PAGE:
-  CASRAI Dictionary

Open Science

The practice of science in such a way that others can collaborate and contribute, where research data, lab notes and other research processes are freely available, under terms that enable reuse, redistribution and reproduction of the research and its underlying data and methods. 

- FOSTER Open Science Consortium


Open Science encompasses a broad set of practices, including: 


Open Source

Open source software is software whose source code has been made freely available for re-use and modification under and Open Source license. 

There are different types of open source license, but to be truly open source they all conform to the guidelines laid out at the Open Source Initiative

Ordinal variable

An ordinal variable is a categorical variable in which the categories have an obvious order, e.g. (strongly disagree, disagree, neutral, agree, strongly agree), or (dry, trace, light rain, heavy rain).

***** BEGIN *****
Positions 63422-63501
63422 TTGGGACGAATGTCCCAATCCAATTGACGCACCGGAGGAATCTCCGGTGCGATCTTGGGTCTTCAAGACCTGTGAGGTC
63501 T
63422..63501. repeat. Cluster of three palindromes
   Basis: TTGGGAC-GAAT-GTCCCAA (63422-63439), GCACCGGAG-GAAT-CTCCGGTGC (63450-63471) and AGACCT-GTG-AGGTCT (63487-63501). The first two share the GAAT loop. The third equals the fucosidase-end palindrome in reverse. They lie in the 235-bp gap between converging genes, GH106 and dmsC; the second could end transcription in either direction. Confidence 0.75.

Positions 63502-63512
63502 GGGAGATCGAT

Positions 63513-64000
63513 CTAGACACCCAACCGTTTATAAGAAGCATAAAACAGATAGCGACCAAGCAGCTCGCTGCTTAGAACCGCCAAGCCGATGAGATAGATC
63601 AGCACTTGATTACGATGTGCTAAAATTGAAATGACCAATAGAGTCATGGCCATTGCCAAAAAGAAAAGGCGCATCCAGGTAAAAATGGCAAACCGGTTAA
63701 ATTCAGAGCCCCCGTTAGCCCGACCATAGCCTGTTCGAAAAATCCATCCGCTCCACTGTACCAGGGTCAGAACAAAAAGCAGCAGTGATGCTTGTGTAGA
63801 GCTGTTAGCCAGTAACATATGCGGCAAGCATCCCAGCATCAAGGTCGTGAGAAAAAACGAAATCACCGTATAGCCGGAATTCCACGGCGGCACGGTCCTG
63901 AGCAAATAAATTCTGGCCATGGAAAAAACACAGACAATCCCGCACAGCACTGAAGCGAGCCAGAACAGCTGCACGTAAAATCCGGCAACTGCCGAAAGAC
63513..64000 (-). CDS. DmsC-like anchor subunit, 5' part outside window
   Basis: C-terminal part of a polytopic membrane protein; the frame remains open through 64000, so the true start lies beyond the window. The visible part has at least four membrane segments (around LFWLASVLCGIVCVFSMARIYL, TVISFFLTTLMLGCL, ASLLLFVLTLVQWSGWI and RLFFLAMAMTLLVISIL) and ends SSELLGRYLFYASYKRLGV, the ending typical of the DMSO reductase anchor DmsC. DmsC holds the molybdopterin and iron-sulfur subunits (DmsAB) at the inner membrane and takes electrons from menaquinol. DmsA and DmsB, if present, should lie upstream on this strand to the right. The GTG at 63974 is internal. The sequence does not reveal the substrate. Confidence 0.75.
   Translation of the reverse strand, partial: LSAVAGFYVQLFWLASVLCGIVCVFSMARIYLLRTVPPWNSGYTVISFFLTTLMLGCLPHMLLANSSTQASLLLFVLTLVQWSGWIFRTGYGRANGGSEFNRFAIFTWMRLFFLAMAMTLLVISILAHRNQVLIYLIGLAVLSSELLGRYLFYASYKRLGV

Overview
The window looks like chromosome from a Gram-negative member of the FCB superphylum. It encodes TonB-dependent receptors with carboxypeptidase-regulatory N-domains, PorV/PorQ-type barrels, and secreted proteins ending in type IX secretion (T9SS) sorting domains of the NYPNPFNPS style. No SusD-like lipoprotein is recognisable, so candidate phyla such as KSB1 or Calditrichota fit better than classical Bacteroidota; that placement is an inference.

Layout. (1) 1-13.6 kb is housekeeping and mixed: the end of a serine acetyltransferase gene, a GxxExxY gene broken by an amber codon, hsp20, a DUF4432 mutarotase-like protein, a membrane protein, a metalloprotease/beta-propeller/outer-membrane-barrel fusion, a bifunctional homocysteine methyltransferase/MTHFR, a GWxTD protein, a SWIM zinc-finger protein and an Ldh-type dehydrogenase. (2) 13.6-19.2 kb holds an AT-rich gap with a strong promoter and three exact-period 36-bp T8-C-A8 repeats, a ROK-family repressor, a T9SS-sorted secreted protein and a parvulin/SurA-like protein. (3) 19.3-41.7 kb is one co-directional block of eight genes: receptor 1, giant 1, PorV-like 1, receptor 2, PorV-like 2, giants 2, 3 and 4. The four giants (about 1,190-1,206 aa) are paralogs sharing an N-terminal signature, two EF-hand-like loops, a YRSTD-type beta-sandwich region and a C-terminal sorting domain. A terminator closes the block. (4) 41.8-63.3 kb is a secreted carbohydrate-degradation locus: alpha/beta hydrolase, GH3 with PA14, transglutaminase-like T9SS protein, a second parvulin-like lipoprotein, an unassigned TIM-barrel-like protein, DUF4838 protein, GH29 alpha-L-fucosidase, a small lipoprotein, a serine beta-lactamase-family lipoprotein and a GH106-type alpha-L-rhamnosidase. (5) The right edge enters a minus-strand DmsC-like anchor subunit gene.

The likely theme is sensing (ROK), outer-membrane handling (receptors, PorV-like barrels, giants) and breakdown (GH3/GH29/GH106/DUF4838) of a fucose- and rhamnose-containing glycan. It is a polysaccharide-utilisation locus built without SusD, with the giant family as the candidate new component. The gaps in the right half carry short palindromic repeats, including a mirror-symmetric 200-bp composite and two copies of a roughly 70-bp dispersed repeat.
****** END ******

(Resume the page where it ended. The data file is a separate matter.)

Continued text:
Outlier

A data point showing an unexpected relationship or large difference to the remainder of the dataset.

P

p-value

The probability value (p-value) of a hypothesis test is the probability of getting a value of the test statistic as extreme, or more extreme, than the one observed, if the null hypothesis is true. Small p-values suggest the null hypothesis is unlikely to be true. The smaller it is, the more convincing is the evidence to reject the null hypothesis. In the pre-computer era it was common to select a particular p-value, (often 0.05 or 5%) and reject H0 if (and only if) the calculated probability was less than this fixed value. Now it is much more common to calculate the exact p-value and interpret the data accordingly.

Parameter